The Trans-Pacific Partnership (TPP) is a secretive, multinational trade agreement that threatens to extend restrictive intellectual property (IP) laws across the globe and rewrite international rules on its enforcement. The main problems are two-fold:

(1) Intellectual Property Chapter: Leaked draft texts of the agreement show that the IP chapter would have extensive negative ramifications for users’ freedom of speech, right to privacy and due process, and hinder peoples' abilities to innovate.

(2) Lack of Transparency: The entire process has shut out multi-stakeholder participation and is shrouded in secrecy.

The twelve nations currently negotiating the TPP are the US, Japan, Australia, Peru, Malaysia, Vietnam, New Zealand, Chile, Singapore, Canada, Mexico, and Brunei Darussalam. The TPP contains a chapter on intellectual property covering copyright, trademarks, and patents. Since the draft text of the agreement has never been officially released to the public, we know from leaked documents, such as the May 2014 draft of the TPP Intellectual Property Chapter [PDF], that US negotiators are pushing for the adoption of copyright measures far more restrictive than currently required by international treaties, including the controversial Anti-Counterfeiting Trade Agreement (ACTA)...

Read the rundown and get further resources here: https://www.eff.org/issues/tpp

Leaked IP chapter: https://www.wikileaks.org/tpp/

Clicktivism: https://openmedia.org/censorship

What does Australia stand to conceivably gain from the TPP? Increased trade revenue.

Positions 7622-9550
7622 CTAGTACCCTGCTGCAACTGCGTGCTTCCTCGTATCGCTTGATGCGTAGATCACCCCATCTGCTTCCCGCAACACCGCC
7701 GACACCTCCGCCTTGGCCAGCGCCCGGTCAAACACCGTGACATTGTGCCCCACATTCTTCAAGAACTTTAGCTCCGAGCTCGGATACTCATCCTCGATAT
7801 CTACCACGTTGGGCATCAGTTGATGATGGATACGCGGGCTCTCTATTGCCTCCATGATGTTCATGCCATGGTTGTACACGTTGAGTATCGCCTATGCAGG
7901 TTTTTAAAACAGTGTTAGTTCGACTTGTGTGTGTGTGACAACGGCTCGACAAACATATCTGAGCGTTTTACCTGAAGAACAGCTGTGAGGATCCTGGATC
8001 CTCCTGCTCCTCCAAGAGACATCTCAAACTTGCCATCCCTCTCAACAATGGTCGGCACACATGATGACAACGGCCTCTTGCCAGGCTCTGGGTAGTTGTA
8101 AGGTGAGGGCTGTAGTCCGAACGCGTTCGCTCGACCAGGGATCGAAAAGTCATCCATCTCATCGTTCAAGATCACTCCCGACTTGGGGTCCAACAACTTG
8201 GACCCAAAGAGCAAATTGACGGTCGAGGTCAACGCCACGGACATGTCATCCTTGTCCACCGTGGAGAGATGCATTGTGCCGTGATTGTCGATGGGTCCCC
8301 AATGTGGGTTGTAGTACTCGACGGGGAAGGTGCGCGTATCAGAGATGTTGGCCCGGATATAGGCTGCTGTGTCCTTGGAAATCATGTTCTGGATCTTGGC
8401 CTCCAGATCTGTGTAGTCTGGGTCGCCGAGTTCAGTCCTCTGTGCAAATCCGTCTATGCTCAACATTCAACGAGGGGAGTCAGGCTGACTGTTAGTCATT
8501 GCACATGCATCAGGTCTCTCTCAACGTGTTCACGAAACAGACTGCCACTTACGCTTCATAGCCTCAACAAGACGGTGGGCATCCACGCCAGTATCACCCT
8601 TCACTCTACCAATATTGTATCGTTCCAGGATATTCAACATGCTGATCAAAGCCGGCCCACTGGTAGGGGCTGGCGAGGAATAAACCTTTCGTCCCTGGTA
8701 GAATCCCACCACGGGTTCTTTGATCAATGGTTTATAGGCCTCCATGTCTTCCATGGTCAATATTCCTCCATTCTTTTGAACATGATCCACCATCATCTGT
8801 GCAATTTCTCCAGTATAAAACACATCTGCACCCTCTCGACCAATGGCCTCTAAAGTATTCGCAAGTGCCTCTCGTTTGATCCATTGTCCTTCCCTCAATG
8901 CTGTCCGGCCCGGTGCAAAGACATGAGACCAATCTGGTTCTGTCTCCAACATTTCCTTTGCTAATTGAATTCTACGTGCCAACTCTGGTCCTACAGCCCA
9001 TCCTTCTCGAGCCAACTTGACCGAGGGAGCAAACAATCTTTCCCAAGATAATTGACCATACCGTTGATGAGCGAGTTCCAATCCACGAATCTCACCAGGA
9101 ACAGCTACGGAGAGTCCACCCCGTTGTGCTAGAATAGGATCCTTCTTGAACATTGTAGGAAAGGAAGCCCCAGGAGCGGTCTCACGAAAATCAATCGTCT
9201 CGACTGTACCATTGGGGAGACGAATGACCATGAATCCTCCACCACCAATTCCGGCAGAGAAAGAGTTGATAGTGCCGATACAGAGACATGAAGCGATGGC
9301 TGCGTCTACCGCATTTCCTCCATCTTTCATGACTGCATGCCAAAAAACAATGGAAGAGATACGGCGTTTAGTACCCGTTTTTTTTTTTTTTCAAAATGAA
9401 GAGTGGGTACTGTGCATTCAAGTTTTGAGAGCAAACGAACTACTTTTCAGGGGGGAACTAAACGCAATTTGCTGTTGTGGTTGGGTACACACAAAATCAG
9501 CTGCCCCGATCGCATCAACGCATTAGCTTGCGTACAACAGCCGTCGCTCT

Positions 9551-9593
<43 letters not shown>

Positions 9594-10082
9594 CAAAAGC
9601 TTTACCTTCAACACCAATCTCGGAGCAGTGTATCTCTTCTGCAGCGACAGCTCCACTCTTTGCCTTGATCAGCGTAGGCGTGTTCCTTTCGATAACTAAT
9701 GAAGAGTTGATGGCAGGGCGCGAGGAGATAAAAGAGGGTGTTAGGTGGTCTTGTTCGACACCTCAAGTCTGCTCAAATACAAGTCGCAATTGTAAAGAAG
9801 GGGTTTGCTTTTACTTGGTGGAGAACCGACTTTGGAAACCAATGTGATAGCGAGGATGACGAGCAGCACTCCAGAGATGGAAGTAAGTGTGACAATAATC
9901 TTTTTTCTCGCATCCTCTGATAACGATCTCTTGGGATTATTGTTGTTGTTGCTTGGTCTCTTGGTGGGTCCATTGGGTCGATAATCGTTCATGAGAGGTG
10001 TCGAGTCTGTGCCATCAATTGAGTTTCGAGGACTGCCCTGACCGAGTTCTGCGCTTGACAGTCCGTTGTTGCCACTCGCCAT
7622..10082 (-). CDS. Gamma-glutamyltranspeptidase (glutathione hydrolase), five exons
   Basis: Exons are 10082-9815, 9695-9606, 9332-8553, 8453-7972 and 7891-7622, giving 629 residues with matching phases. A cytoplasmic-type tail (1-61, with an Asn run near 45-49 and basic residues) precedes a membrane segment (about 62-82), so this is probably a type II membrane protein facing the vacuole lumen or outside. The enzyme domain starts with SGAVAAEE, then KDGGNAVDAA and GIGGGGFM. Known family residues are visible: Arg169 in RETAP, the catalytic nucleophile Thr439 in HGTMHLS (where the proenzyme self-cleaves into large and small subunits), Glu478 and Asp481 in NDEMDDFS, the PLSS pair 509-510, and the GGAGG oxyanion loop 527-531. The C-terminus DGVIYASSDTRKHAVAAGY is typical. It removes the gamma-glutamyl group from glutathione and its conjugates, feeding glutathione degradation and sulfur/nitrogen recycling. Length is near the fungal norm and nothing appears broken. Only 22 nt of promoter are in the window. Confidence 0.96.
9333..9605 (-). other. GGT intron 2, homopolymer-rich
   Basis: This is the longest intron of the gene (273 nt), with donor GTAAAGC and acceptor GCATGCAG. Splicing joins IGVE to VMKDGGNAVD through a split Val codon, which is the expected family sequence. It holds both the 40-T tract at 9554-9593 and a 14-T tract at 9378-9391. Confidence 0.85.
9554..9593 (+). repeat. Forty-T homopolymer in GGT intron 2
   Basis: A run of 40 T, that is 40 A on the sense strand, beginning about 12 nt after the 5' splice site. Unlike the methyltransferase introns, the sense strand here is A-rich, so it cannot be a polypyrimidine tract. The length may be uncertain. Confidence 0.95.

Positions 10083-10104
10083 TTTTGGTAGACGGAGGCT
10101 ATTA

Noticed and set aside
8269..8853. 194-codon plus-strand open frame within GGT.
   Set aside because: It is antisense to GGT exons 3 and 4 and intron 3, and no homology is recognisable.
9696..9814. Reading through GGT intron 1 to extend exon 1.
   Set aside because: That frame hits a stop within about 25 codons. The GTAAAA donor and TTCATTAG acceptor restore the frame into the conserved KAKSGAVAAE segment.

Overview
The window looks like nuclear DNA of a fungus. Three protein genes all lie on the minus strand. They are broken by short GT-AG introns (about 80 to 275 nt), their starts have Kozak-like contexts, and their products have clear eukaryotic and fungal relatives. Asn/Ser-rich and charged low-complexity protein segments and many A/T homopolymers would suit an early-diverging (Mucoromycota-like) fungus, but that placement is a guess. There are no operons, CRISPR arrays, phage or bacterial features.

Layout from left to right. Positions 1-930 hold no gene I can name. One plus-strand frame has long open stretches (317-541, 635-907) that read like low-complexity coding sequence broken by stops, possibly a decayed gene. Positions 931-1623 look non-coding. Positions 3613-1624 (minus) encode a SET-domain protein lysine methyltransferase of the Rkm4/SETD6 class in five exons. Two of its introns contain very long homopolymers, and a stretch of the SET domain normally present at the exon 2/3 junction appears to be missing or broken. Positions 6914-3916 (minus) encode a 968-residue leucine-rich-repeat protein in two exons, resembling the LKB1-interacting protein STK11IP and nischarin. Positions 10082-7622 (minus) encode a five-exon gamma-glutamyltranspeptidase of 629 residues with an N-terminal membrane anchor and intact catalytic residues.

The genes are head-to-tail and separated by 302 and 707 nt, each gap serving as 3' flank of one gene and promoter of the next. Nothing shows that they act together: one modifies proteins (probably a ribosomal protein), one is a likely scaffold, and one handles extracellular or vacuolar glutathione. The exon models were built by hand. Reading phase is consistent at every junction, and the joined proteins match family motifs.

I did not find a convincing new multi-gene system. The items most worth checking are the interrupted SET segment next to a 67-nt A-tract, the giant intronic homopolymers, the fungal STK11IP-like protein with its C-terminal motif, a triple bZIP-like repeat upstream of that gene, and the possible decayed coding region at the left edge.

*Note that I've edited the above articles into snippits I found interesting. Read the whole articles by clicking the links.

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Unfortunately the only way i can see us getting out of this particular shit hole is if the government is dissolved along with all of their laws, treaties & agreements & form something new.

Otherwise we will all have to suffer the consequences of this bullshit for as long as the gods of profit dictate that we must.

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"the government" is just a not so friendly face to the state. changing governments only changes the colour of the tie it wears, underneath it's still the same machine

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I did not mean just change the front men but rather the entire structure, everything. From the ground up.

Not that any of is is actually legal or legitimate to begin with.

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Personally, I don't think Australia's refugee policies can be criticised enough.